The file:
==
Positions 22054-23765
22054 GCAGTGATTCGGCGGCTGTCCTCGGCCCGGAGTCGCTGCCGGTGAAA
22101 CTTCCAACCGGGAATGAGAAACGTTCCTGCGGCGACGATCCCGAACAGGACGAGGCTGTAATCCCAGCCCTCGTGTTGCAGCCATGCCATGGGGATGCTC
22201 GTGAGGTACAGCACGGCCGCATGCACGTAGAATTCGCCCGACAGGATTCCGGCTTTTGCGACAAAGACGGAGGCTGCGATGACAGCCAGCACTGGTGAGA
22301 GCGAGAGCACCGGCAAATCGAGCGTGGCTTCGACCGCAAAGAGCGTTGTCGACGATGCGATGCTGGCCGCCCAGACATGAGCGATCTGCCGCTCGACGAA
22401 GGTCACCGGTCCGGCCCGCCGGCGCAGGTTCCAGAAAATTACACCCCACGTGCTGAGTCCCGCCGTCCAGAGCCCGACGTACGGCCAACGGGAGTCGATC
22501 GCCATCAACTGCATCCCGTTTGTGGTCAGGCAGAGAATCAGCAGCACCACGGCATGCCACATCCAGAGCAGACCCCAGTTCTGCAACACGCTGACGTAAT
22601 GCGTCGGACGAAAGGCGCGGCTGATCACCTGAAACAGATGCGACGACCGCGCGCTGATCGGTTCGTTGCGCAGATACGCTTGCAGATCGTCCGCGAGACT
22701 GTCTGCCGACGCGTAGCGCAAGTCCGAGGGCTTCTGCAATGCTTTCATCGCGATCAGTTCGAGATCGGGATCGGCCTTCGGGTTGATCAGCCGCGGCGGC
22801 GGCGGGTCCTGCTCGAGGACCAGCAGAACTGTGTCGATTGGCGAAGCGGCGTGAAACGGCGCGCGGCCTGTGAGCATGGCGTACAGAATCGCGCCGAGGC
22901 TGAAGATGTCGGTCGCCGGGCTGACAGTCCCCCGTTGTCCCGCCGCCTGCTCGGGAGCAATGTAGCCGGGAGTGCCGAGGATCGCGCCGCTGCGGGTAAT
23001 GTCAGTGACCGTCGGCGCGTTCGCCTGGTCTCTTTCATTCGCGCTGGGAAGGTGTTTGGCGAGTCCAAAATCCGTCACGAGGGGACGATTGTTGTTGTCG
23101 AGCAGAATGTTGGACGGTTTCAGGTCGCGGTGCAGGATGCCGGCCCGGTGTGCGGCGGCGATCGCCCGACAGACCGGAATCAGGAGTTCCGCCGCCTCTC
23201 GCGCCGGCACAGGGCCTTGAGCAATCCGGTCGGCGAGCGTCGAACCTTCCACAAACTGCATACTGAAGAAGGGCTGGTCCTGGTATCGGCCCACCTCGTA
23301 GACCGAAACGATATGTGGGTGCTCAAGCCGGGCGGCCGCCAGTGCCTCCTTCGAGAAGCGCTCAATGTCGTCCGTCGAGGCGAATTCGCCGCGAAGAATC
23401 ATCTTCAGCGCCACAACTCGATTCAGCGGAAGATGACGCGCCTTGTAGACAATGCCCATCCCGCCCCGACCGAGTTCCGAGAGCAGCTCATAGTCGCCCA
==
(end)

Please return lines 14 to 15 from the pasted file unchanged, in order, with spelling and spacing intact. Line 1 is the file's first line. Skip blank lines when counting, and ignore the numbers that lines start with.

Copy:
23201 GCGCCGGCACAGGGCCTTGAGCAATCCGGTCGGCGAGCGTCGAACCTTCCACAAACTGCATACTGAAGAAGGGCTGGTCCTGGTATCGGCCCACCTCGTA
23301 GACCGAAACGATATGTGGGTGCTCAAGCCGGGCGGCCGCCAGTGCCTCCTTCGAGAAGCGCTCAATGTCGTCCGTCGAGGCGAATTCGCCGCGAAGAATC